Australia's Prime Minister John Howard is on his way to the United States to visit President Bush at his ranch in Texas. Mr. Howard will discuss post-war reconstruction in Iraq and will lobby for a share of lucrative commercial contracts. Australia sent 2,000 troops to the campaign in Iraq -it's largest combat deployment since the war in Vietnam.
Australia's leader John Howard has been a staunch U.S. ally, sharing a strategic view of global security in the war against terrorism. Australia and Britain were the only two countries to deploy forces in the U.S.-led invasion to disarm Iraq and oust Iraqi leader Saddam Hussein.
As post-war reconstruction gets under way, Australian businesses are looking to secure some of the lucrative contracts to help rebuild Iraq. Mr. Howard will be pressing their case when he meets with President Bush in Crawford, Texas later this week.
Australian trade officials are already in Washington lobbying for millions of dollars worth of engineering, construction, oil and agriculture contracts.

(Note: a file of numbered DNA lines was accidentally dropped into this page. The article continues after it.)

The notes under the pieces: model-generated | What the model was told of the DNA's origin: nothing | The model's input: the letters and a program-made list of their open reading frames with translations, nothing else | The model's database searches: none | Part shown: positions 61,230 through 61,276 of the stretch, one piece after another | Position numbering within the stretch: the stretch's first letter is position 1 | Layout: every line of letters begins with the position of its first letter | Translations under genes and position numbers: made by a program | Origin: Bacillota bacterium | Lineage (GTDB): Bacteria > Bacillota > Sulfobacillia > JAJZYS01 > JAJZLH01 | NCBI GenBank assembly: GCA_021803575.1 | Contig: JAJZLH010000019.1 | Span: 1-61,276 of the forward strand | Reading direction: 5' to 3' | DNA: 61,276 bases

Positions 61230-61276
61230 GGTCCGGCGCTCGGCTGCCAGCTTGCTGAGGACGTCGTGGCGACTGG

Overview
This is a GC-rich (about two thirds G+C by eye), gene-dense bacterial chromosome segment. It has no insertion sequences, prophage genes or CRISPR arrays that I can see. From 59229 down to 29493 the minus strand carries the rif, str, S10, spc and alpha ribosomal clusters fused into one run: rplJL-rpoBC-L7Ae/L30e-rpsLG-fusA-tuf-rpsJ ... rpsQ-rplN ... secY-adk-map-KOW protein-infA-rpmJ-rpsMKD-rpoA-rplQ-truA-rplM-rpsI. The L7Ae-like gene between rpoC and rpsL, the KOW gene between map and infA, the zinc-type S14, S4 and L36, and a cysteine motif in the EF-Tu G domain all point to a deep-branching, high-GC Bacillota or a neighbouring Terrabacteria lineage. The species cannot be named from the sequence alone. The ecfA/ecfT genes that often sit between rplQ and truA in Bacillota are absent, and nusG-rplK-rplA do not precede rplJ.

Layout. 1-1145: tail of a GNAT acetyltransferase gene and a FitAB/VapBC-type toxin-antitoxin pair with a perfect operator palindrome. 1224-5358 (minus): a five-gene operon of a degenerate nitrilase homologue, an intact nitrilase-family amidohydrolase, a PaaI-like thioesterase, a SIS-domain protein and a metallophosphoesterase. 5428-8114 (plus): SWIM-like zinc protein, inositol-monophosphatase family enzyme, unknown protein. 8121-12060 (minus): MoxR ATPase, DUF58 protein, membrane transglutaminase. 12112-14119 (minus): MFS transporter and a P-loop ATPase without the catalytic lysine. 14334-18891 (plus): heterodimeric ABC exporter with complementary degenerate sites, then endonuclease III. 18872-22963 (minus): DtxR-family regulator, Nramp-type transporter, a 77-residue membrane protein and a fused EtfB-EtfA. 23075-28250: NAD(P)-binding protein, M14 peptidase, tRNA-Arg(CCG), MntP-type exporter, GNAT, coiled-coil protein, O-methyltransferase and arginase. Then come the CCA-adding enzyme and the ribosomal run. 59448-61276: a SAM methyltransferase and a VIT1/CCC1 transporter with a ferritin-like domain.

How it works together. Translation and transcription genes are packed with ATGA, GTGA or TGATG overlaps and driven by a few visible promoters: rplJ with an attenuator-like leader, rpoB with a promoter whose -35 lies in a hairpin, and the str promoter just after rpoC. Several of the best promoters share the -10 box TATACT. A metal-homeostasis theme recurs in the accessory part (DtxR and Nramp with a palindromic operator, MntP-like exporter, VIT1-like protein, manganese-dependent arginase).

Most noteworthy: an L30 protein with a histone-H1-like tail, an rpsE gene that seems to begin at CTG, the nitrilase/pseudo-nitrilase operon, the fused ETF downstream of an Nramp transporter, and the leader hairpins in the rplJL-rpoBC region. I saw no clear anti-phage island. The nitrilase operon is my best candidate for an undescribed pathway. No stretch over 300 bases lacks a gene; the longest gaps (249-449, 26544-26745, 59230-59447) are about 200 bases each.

Before the war, Australian farmers were the world's largest exporter of wheat to Iraq. It was a billion dollar business and one that's now increasingly under threat. American farmers, denied access to the Iraqi market after the 1991 Gulf War, are ready to move in.
The president of the Australian Grains Council, Keith Perrett, is keen to see his industry survive and prosper in post-war Iraq. "We've certainly had discussions with government and, at the end of the day, what we expect out of the government is to ensure that Australians have a fair opportunity to compete in that market on reasonable terms," he said. "We don't wish to see tactics used by other nations, which undermine Australia's marketing efforts into the Iraqi market. That's all we ask for, is a fair go at that market allowing us to compete under the terms that we have in the past."
Australia is the first country to send a commercial delegation to Washington to lobby for post-war contracts.
In addition, Canberra and Washington are in the middle of negotiating a free trade agreement. Prime Minister Howard's government has stressed that support for the war in Iraq was not designed to ensure more liberal trade relations with the world's biggest economy.